Budget Help

Budget Help

Suggestions for Building a Strategic Budget

A proposals budget is a careful calculation and documentation of all the money needed to conduct a proposed project. It has two parts: budget and budget justification. Both are important elements of a persuasive proposal.

  • A persuasive budget flows logically from the proposal's research and methods. It is broken into one-year segments and presents each line item separately.
  • A strategic budget accurately fits the proposed project. In review, an unrealistically skimpy or unduly padded budget can count heavily against the project. An unrealistic budget suggests that the investigators don't know what they're doing.
  • The budget is both an estimate and a firm offer on the part of the University. Once an award has been made, changes to the budget must be renegotiated in light of the funders guidelines.
  • Some sponsors establish dollar limits for first-year direct costs, with maximum increases for following years. Proposals that exceed the limits may be rejected.
  • A strategic budget complies with the sponsor's guidelines. If the sponsor will not allow office equipment purchases, or limits such costs as travel or publication support, follow the instructions!
  • A persuasive budget anticipates all costs that should be covered. For details and a sample budget, link to: General Principles of Budgeting at the University of Minnesota
  • Do not neglect to include indirect costs. Check the F&A (indirect) Cost Rate Chart for current rates. If the sponsor allows only a certain rate, get that rate in writing and submit the document to SPA with your proposal.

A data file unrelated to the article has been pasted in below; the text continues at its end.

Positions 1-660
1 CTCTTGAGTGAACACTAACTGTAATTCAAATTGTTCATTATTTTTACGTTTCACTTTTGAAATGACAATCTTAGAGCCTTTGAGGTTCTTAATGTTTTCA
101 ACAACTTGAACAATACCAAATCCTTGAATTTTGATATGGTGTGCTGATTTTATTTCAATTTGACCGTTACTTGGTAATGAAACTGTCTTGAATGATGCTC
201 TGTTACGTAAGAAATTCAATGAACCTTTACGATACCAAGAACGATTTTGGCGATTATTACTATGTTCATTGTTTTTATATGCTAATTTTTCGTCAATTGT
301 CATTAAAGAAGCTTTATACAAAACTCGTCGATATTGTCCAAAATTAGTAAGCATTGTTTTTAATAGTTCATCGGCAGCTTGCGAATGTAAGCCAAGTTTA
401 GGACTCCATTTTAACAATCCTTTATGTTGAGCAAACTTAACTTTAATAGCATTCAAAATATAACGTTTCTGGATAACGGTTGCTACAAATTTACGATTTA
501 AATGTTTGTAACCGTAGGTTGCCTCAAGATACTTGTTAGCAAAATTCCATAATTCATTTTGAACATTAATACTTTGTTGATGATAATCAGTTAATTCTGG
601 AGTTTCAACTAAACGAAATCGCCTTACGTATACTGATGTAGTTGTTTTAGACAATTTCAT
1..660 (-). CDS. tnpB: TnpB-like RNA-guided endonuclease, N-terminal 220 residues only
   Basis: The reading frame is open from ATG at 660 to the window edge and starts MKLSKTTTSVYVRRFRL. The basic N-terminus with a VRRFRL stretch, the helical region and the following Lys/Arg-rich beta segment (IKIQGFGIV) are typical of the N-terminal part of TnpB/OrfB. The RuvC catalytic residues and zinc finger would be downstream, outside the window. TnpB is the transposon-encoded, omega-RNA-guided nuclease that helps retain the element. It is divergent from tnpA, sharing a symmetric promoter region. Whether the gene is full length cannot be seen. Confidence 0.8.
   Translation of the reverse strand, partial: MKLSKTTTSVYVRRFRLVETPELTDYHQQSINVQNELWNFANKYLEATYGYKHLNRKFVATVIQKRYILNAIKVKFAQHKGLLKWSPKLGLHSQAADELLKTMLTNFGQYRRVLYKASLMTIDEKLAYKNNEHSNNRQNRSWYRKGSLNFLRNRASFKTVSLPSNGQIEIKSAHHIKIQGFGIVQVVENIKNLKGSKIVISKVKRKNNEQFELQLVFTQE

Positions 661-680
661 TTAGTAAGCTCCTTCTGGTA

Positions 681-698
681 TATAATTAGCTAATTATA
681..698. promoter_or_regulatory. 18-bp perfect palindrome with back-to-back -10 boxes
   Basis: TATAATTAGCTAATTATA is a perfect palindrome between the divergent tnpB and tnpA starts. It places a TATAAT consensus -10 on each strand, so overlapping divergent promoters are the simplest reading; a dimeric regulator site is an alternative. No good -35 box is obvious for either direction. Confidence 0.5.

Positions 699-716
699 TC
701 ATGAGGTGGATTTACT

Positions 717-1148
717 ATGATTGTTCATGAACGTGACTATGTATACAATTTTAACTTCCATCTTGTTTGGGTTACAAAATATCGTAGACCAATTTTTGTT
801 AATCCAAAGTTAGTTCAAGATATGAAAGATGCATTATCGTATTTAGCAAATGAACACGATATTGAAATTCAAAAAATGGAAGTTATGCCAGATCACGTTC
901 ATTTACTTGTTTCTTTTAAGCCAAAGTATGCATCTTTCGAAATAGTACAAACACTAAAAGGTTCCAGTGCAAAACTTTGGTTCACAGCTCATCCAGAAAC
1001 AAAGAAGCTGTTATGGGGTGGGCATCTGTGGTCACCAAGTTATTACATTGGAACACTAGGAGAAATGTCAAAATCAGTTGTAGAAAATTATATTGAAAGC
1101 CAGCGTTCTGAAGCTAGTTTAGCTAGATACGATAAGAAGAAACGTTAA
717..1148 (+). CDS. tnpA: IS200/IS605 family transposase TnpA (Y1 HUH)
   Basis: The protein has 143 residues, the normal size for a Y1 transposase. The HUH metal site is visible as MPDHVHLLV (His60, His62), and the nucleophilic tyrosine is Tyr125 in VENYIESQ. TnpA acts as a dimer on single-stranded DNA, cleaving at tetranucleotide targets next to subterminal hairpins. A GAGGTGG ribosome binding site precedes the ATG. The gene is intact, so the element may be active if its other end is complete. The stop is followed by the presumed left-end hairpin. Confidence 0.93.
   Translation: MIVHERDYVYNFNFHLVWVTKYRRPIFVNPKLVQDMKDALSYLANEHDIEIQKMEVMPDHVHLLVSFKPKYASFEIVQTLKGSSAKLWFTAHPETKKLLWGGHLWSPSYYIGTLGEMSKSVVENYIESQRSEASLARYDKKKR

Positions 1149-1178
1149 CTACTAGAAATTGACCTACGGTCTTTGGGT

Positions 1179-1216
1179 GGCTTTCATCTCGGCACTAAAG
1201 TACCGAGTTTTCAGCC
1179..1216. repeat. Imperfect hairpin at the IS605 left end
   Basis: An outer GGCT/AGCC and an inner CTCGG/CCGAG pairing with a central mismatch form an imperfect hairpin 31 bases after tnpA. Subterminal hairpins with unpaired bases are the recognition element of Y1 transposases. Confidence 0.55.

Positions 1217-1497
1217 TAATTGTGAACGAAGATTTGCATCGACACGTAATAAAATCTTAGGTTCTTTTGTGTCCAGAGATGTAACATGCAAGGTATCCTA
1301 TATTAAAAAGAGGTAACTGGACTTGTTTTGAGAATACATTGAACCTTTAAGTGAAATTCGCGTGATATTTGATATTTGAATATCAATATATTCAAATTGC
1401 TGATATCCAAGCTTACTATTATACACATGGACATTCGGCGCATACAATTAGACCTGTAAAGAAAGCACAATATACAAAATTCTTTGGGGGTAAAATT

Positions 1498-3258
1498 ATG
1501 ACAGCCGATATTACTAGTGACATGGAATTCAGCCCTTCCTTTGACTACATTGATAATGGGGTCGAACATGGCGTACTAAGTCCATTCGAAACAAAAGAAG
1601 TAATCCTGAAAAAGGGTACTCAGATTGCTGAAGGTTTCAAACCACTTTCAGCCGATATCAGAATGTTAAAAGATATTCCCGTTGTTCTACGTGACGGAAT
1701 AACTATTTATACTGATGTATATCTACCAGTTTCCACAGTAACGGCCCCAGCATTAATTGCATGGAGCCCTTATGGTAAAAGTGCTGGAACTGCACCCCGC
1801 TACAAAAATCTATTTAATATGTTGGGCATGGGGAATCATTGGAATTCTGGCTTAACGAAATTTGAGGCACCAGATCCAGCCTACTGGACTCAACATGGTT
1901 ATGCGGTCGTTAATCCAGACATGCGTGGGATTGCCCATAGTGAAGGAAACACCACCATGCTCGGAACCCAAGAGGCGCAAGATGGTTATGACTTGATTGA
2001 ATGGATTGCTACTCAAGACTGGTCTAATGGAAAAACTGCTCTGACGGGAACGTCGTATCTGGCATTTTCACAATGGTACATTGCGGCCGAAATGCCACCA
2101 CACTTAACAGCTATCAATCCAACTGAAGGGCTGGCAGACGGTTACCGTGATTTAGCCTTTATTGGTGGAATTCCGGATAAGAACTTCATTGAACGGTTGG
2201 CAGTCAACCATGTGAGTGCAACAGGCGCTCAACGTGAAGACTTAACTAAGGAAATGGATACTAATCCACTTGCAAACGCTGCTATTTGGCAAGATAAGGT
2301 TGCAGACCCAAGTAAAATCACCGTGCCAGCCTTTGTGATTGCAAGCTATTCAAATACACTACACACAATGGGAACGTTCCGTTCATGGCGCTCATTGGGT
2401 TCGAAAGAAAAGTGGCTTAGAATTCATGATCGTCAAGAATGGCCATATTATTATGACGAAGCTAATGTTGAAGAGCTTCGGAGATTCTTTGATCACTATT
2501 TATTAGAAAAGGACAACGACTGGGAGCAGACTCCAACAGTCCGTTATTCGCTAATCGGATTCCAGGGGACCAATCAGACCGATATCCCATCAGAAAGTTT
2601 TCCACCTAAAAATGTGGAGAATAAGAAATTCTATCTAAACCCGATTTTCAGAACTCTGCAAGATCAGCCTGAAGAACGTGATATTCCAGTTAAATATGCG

• Use current inflation and fringe rates. EGMS will automatically calculate correct rates for budgets prepared online.

Budget Justification

Most federal agencies require applicants to justify the need for each budget line item. To identify which items must be justified and what information to include, read the grant application instructions carefully.

The budget justification is usually a separate prose section of the project description. When the justifications are brief and straightforward, they may be inserted in the budget itself beneath each line item.

Generally, one should justify the following costs:
  • Personnel (position title, % effort or person months, name of each person if known)
  • Fringe benefits (list rates used)
  • Honoraria (by name of each person, if known)
  • Travel (destinations, durations, transportation, lodging, meals)
  • Equipment (individual pieces listed separately)
  • Materials (specific types)
  • Subcontracts (name of company, tasks, duration)
  • F&A (indirect) cost rates and base.
  • Special categories related to the project, such as photocopying or reproduction; fees (e.g., at archives), consultants, participant incentives, etc.

Building Your Budget: Links to Useful Information

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